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Brandt Sleeper
Ingram, Texas USA
Brandt Sleeper and
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Article Focus: Brandt Sleeper shows how PSC's DV ProMix 3 will help your DV and HDV recordings
sound better than ever -- bars and tone, calibration, for one or several cameras. Could this be the field mixer
you've been waiting for?

Since the advent of small format DV and HDV cameras, those in the sound department have struggled with impedance mismatches between professional line-level mixer output and the pro/consumer line-level input of the DV family of cameras. As a result, this signal has frequently clipped at the camera inputs.

To overcome the limitations of impedance and voltage conflict, the solution has typically been to send audio at mic-level from the mixer to the camera sacrificing the benefits quality preamps and S/N ratio. But then, along comes the 3-input PSC DV ProMix 3; specifically designed for DV.

We had an opportunity to use the DV ProMix3 on several shoots recently and it proved to be an excellent choice for DV production. We were quite pleased to find calibrating the mixer output to the camera input yielded precise metering between the two devices.

Of course, one must appropriately match impedance between the two devices to ensure accurate level metering and clean sound. For example, the Panasonic DVX100A/B takes a 0dBu line-level input while the Sony PD150/175 requires a -10dBV line-level input. The DV ProMix3 offers both of these output settings (in addition to mic-level) so be sure to check the specs on your camera and adjust the mixer output impedance accordingly.

There was one thing that required attention during recording of bars and tone. Engaging tone does not defeat the inputs. It is imperative that the input levels be set to null when recording tone; otherwise, the tone could contain program content that would render the reference level unusable for calibration.

The down side to this is that you have to kill your mix in order to send tone. On the flip side, it is not too difficult to reset the mix when working with only 3 channels.

The DV ProMix3 has a great safeguard for the confines of DV audio. While not readily apparent, the mixer has automatic output limiters. These limiters are not optional; rather, they are constantly engaged. Set at a fixed threshold of +2 on the meters, the limiters compress the output signal at a 2.7:1 ratio. Compressing the output effectively protects the limited audio headroom of most DV cameras and significantly decreases the chances of distortion on the audio tracks.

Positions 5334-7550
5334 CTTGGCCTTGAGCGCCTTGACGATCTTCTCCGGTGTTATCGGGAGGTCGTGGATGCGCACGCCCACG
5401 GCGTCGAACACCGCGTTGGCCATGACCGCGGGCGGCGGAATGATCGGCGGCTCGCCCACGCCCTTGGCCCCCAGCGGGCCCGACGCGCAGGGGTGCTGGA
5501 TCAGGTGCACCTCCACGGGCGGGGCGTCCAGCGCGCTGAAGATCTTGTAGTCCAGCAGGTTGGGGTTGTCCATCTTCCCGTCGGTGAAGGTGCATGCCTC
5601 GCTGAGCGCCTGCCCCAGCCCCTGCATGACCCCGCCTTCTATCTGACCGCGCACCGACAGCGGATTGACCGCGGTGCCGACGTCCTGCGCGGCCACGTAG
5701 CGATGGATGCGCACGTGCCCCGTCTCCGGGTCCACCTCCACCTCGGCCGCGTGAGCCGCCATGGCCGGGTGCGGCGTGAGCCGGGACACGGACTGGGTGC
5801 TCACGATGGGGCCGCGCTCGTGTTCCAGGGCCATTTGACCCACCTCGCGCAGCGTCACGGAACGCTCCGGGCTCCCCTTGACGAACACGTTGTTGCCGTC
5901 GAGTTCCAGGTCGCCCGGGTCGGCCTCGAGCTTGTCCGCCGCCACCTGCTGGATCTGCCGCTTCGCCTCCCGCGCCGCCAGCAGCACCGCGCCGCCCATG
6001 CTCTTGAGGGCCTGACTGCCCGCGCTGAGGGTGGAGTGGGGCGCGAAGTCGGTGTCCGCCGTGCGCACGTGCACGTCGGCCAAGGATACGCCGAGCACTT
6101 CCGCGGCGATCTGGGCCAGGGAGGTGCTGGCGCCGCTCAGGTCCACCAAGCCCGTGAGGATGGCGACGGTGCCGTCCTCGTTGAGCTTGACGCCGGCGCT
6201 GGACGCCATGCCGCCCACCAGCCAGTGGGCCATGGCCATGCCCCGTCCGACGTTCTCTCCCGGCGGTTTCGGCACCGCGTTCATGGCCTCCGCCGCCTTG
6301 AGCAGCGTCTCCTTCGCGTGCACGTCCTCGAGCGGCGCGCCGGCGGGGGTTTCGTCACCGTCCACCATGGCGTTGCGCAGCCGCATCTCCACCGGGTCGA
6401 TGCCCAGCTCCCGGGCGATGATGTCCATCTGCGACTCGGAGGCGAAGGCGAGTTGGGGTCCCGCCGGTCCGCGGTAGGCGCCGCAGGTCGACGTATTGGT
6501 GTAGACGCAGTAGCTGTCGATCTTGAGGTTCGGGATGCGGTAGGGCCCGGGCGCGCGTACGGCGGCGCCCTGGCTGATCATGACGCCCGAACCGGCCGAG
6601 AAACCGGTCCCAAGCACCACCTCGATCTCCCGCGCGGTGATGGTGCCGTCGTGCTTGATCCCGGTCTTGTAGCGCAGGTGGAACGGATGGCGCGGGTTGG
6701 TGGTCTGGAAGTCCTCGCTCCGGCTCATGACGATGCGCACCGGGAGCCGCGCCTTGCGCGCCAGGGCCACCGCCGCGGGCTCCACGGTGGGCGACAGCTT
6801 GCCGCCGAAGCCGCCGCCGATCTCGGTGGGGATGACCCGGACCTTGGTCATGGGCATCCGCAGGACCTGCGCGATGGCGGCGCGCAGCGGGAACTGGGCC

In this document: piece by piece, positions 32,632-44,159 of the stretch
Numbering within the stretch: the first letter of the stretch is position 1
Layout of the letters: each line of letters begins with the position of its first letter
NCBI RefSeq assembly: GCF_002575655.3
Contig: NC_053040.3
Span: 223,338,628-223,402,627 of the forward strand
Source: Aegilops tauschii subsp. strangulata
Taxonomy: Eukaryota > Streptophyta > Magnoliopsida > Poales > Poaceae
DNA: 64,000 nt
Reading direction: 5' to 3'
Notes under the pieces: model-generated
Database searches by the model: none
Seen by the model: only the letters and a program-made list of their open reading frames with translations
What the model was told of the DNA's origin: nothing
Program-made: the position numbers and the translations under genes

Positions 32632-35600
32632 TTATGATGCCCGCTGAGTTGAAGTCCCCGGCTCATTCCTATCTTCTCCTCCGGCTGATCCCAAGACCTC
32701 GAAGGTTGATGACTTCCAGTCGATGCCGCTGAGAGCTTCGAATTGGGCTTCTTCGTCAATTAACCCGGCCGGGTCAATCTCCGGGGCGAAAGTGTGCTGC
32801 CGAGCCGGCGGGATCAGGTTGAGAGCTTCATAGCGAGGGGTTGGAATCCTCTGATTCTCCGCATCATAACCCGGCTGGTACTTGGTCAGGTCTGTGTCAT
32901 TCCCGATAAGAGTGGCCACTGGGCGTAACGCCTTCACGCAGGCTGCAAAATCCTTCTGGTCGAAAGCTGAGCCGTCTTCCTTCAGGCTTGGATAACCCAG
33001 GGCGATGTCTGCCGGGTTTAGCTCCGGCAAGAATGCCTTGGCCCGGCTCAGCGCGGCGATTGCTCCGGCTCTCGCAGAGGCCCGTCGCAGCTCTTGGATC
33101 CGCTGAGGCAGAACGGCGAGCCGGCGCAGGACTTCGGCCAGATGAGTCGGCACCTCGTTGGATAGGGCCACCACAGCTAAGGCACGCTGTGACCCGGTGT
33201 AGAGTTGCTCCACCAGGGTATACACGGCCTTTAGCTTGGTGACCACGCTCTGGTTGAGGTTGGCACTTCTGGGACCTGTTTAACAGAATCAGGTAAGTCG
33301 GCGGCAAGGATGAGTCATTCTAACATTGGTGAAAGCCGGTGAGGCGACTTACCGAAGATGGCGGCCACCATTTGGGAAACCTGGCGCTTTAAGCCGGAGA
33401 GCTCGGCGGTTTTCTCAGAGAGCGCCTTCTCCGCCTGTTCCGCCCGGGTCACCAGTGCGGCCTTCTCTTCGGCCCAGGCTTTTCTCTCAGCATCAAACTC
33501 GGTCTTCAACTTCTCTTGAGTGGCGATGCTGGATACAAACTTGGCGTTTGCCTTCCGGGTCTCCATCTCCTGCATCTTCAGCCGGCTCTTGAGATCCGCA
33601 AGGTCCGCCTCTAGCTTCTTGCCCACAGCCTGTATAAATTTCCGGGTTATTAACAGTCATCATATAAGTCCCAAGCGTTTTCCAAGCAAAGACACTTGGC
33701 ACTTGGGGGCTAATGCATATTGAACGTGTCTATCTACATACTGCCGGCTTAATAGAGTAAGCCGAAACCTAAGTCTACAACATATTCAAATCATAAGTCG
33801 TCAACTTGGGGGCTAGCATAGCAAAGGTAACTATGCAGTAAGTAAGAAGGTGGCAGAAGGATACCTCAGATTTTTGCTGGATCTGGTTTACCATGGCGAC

Mini jacks of the DV 
        ProMix 3 Adjacent to the 2 XLR outputs are three mini jacks. These include Headphones, Tape Return and Mic PSC DV ProMix 6 outputsOut. The Mic Out is of particular interest. Most consumer grade and many prosumer grade DV cameras offer only 3.5mm (mini-jack) inputs. In a pleasant surprise, PSC has supplied a 3.5mm output at mic-level (-50dBu) that complies with the mic-level input impedance of DV cameras. They also include a mini-to-mini cable with the mixer. Combined, these two features greatly facilitate most audio situations encountered while attempting to input audio into a DV camera.

The Tape Return jack is used for return feed from the headphone jack on any camera or alternative recording device. Use of this jack will enable the operator to confidence monitor the signal recorded to the camera via a switch on the front panel, just to the right of the headphone level pot. Matching levels between the mixer and camera is accomplished by simply adjusting the monitor amplifier levels with a small jeweler’s or “Greenie” screwdriver. The adjustment ports are located on the back of the mixer.

During our shoots, we used a Sennheiser 816, which required 48-volt phantom power. We engaged the “C” (condenser) input setting as instructed for any condenser microphone. The DV ProMix3 has a setting for phantom power which will power 48PH condenser microphones. In the event that your mic requires 12T voltage, you will need to insert an inline power converter between the mixer and mic cable. The mixer also features input settings for dynamic mics (D) and line-level (L) signal. All inputs are balanced XLR which is the standard for pro-audio.

This is definitely a hands-on mixer as you may experience dramatic level fluctuation in the metering. Since the faders attenuate the output gain rather than functioning as a continuous variable input gain control, caution is advised to protect against clipping distortion. At times, a pad might be advantageous on the input; particularly if you anticipate extreme input levels such as people shouting or otherwise loud sounds. Active attention to output levels on the meters and continuous auditioning; however, will ensure delivery of quality sound.


The DV ProMix3 is an excellent choice for DV audio. It is suitably transparent and offers many of the features necessary for professional sound. These include 48-volt phantom power, pan switches (L, C, R), HP filtering selectable at 80Hz, 150Hz or 20Hz, and confidence monitoring. The meter bridge is absolutely brilliant and easy to read in daylight.

The most valuable feature by far is the line-level output selection of 0dBu and -10dBV. At a suggested retail price of $495 (ENG style case and mini-to-mini cable included) one would be remiss to ignore the benefits of using a 3-channel mixer of this caliber in a DV production setting.

Brandt Sleeper